I would actually walk out of the barber shop feeling chilly–because suddenly my ears were on their own, to stay warm. My chubby face now just looked fat–and all the adults around me, who were advocates of clean-cut, “o-o-h-ed and a-h-h-ed” to maintain the belief that how one cut one’s hair actually had something to do with character.

Mr. Wintermute has long ago passed away. I think he would be very pleased that I wrote this essay about him, highlighting a time in American history when how we looked was the essence of who we were.

 

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City

City: (n) a large town.

The fear of the unknown is the beginning of bigotry. (I just came up with that. What do you think??)

This was clearly expressed to me growing up as a boy. (I started out as a lad and decided to stick with it.)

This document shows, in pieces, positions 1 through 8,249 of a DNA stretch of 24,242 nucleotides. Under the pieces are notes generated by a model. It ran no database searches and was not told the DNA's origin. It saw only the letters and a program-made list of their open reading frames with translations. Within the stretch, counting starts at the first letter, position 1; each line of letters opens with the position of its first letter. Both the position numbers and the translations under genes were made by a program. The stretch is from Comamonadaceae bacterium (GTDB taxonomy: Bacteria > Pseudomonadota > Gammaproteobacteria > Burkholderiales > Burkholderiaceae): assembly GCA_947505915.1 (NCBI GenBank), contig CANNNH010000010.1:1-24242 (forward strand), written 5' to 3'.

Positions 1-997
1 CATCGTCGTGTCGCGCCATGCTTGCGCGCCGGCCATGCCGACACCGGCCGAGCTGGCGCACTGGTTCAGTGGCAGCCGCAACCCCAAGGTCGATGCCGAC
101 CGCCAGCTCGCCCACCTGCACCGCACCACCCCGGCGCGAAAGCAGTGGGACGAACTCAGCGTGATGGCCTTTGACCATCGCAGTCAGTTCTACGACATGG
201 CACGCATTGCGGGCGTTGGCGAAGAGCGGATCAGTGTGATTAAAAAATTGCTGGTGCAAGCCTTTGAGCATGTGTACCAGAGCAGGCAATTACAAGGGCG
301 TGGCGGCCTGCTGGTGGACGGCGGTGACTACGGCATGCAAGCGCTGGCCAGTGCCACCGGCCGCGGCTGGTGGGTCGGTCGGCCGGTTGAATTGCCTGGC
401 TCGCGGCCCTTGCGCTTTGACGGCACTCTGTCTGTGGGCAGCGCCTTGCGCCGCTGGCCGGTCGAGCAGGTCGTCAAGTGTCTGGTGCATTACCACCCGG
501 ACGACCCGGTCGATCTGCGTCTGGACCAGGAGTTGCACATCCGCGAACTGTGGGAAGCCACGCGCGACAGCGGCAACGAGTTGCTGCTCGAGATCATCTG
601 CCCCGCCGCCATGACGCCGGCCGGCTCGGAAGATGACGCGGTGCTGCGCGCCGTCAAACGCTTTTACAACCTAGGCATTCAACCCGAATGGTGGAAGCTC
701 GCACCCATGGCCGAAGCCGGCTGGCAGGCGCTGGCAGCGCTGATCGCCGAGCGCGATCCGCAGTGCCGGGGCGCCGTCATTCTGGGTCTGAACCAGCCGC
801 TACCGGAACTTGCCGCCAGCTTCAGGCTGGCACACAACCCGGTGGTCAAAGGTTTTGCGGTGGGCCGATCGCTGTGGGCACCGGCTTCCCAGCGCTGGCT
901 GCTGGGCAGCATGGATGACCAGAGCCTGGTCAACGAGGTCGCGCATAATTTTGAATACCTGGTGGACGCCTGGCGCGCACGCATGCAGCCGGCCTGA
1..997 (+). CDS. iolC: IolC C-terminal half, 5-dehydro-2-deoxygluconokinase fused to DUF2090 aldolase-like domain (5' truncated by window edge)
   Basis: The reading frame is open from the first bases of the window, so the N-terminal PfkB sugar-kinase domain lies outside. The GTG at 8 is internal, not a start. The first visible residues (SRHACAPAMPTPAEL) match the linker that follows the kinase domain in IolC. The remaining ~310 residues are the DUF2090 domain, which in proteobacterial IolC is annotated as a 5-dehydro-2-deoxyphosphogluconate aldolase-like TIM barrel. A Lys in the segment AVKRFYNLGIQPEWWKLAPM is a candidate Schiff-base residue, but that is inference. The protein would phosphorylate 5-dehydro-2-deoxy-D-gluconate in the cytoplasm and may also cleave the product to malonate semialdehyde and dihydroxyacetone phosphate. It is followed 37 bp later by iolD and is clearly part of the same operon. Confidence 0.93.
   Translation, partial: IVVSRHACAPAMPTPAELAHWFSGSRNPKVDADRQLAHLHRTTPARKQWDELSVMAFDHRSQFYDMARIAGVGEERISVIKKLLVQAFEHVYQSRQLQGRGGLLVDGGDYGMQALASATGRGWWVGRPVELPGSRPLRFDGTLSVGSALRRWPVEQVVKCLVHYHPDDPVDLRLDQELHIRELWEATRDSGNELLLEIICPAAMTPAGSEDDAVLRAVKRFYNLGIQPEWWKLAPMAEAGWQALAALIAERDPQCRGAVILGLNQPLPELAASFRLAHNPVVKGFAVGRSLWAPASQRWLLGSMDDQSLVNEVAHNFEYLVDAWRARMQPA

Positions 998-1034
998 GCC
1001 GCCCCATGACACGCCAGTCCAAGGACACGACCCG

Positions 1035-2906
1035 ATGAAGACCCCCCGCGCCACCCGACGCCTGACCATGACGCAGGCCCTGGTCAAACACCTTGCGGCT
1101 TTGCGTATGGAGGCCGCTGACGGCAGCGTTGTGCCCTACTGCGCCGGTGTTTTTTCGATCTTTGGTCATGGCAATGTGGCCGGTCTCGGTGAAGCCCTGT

I lived in a Village of 1,500 people. This is the crowd size for a medium-famous rock band.

It’s small enough that you can eyeball everybody, size them up and make ridiculously quick decisions on who they are and who they aren’t. It’s not so much that everybody knows everybody–it’s the fact that nobody really knows anybody, but because we’re so close together, we draw conclusions anyway.

You had to drive ten miles to get to the Town. We hated them. They were our arch-rivals–because they had about 25,000 people. They beat our high school teams in every sport, and we were convinced they were all brats, strutting around their houses smirking at each other and sneering at our little Village.

Sometimes the boys from our Village would go down to the Dairy Queen and pick fights with the Town guys. We always lost. But at least we tried, right?

Now–another twelve miles from the Town was the City. Even though the Village was only twenty miles away, the City was the “Dark Side of the Moon.”